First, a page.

The most innovative thing about World War Z is that, unlike most zombie films in recent memory, the characters actually call the undead "zombies." This is a burning question the film implicitly invites us to consider and then abandons: Is this a world where other films exist? And if so, which ones?
World War Z is quite loosely adapted from a popular book of the same title by Max Brooks. The film stars Brad Pitt as Gerry Lane, who was once an all-around badass for the United Nations but has recently retired in order to spend more time with his boring family. For all we know, his retirement lasts through breakfast and then that's it, because the zombie attack comes pretty swiftly on their morning commute through the streets of Philadelphia.
The content of these first scenes are about what you'd expect: Panicked driving, grocery store looting, Pitt's daughter jeopardizing everyone's life because she dropped her precious stuffed animal in the street—you know the drill. But this is what we came to see; the execution is thrilling, and there are some nice human moments. The scholarship on our fixation with zombies has been done: It's a comment on rabid consumerism or our apocalyptic anxieties in light of a strangled world economy, or else it just satisfies our bloodlust for gore and pillaging. It's become such a thing that it's starting to seem as though some people really do think that a zombie invasion is possible or even likely.
The film takes a panned-out, global perspective on the outbreak (as evidenced by the many aerial views of frantic CGI people running) and it's often fascinating. It mentions how North Korea managed to contain the virus by extracting the teeth of every citizen. In Israel, they put up a wall and let the Palestinians file in, because as one Israeli official put it, "Every person we save is one less we have to shoot." If you've seen the images of all the zombies piling up like so many ants outside the fortress, then you know how well putting up the big-ass wall turned out.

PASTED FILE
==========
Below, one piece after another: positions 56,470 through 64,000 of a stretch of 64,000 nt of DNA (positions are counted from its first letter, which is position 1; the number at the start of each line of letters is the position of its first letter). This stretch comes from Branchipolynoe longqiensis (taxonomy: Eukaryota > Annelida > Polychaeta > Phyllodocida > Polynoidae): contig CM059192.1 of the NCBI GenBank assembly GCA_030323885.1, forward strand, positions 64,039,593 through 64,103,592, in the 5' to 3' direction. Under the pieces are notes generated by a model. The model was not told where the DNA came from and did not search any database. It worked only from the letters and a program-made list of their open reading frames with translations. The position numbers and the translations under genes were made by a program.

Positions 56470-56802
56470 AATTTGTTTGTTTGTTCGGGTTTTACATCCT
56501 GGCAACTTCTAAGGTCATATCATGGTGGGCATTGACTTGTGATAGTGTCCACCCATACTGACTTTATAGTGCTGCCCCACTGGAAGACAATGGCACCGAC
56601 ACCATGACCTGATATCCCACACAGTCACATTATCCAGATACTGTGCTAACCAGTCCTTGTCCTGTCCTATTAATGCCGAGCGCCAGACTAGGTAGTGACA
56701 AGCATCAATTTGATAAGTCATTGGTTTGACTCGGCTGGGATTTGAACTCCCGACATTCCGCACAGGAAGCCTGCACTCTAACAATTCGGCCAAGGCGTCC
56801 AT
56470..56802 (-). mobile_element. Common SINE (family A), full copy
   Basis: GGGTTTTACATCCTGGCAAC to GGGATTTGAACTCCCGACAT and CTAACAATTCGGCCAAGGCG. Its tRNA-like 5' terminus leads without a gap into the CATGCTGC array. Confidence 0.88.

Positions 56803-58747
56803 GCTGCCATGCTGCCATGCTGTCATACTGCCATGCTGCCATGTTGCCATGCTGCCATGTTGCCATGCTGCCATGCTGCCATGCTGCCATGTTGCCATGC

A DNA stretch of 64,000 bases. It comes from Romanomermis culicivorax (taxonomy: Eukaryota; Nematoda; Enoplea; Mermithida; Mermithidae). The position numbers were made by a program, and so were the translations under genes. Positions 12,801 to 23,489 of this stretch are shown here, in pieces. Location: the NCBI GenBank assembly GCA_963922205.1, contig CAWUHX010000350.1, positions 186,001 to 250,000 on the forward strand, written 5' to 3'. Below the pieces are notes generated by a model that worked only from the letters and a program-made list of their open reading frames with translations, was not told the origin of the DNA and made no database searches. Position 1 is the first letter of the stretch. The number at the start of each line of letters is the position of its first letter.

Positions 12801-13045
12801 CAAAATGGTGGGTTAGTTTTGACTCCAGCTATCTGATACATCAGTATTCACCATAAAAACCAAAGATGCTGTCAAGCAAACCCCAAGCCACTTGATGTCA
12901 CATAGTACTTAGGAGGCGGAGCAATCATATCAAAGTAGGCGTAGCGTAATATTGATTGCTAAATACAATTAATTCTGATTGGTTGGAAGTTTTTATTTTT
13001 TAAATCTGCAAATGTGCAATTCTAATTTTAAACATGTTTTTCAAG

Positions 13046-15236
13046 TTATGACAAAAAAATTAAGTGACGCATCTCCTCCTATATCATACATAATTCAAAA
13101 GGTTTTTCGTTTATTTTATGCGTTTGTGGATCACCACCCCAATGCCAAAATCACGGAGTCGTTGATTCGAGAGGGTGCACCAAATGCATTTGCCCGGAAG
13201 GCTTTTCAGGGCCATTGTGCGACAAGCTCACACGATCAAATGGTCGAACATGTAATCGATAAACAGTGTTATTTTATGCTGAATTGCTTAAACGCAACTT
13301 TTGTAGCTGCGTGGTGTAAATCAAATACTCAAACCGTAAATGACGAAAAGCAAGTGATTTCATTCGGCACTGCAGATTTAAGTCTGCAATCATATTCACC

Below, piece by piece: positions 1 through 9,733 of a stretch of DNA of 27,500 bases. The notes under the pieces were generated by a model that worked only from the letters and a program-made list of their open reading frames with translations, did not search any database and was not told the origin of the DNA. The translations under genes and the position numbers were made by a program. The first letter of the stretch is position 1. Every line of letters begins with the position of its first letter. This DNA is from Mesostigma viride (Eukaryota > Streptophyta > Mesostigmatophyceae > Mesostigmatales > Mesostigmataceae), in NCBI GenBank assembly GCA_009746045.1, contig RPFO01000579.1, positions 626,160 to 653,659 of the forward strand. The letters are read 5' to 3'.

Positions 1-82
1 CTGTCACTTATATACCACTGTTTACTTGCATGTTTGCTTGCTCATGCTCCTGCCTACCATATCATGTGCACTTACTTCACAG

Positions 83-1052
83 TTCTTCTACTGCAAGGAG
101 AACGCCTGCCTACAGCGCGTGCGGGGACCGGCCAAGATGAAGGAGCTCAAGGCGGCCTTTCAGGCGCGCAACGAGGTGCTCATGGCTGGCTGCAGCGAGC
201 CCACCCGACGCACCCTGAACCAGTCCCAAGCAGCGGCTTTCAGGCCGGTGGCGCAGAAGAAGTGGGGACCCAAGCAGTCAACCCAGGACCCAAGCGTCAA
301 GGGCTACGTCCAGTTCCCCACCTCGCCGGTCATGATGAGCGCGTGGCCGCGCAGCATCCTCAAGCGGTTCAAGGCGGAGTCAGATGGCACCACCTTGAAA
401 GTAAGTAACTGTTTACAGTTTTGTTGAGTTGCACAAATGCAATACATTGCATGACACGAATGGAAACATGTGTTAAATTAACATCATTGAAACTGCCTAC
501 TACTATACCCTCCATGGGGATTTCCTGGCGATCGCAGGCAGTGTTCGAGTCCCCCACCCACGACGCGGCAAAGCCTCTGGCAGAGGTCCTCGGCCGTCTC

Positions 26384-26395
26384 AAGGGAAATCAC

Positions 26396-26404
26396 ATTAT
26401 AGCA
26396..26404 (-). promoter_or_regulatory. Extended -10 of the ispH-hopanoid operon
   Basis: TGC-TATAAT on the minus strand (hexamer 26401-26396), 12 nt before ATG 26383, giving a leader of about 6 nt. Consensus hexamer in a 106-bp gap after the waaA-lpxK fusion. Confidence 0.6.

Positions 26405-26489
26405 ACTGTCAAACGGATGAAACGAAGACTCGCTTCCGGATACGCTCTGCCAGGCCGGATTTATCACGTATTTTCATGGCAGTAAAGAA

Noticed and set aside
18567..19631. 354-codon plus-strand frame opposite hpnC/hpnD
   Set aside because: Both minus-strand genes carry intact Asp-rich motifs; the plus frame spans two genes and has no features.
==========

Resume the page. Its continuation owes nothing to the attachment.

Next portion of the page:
Pitt has the wife and two little girls to motivate him, but they're seriously dead weight. "I'm scared," the younger of the two opines, helpfully. It's a relief when they get dropped off at the military base while Daddy goes off and single-handedly saves the world. Beyond the family setup, there's not a lot of character development in this film, per se, but really, who needs it? When the world is falling apart and souls are lost in the span of 12 elongated seconds, it's enough to learn who these people are by what they do.
The U.S. government sends Pitt to South Korea with hopes of finding the origins of the disease and thus a cure, a task that would likely take months or years instead of mere days, but whatever. Along the way, Pitt meets a Navy Seal (the crush-worthy Matthew Fox) and a no-nonsense lady soldier named Segen (Daniella Kertesz) who is arguably the best character in the film. From Israel he hops onto a commercial aircraft (holy lord, pilots are the unsung heroes of this film, what would we do without them?) and you're thinking they might get a moment of peace once they're airborne, but no, it's Snakes on a Plane all over again, except with zombies.
This movie doesn't exactly break the mold, but given its highly publicized production problems, it turned out better than anyone expected. Did we really need another zombie film? Sure! With World War Z , we're given a fresh, global angle on a very serious, albeit fake problem.
World War Z continues at the Carmike 12, Village 6 and Pharaohplex.